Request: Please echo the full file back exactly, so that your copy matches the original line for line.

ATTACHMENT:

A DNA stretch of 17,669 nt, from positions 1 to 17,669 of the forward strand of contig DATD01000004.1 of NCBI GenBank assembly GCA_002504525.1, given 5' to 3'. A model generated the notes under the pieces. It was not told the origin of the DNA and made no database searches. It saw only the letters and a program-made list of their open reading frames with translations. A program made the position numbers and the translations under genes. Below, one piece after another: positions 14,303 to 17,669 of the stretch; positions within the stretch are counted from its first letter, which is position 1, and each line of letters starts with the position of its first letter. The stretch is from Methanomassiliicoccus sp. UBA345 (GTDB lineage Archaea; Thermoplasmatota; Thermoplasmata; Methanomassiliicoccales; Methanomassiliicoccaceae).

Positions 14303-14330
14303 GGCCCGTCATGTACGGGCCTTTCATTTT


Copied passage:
A DNA stretch of 17,669 nt, from positions 1 to 17,669 of the forward strand of contig DATD01000004.1 of NCBI GenBank assembly GCA_002504525.1, given 5' to 3'. A model generated the notes under the pieces. It was not told the origin of the DNA and made no database searches. It saw only the letters and a program-made list of their open reading frames with translations. A program made the position numbers and the translations under genes. Below, one piece after another: positions 14,303 to 17,669 of the stretch; positions within the stretch are counted from its first letter, which is position 1, and each line of letters starts with the position of its first letter. The stretch is from Methanomassiliicoccus sp. UBA345 (GTDB lineage Archaea; Thermoplasmatota; Thermoplasmata; Methanomassiliicoccales; Methanomassiliicoccaceae).

Positions 14303-14330
14303 GGCCCGTCATGTACGGGCCTTTCATTTT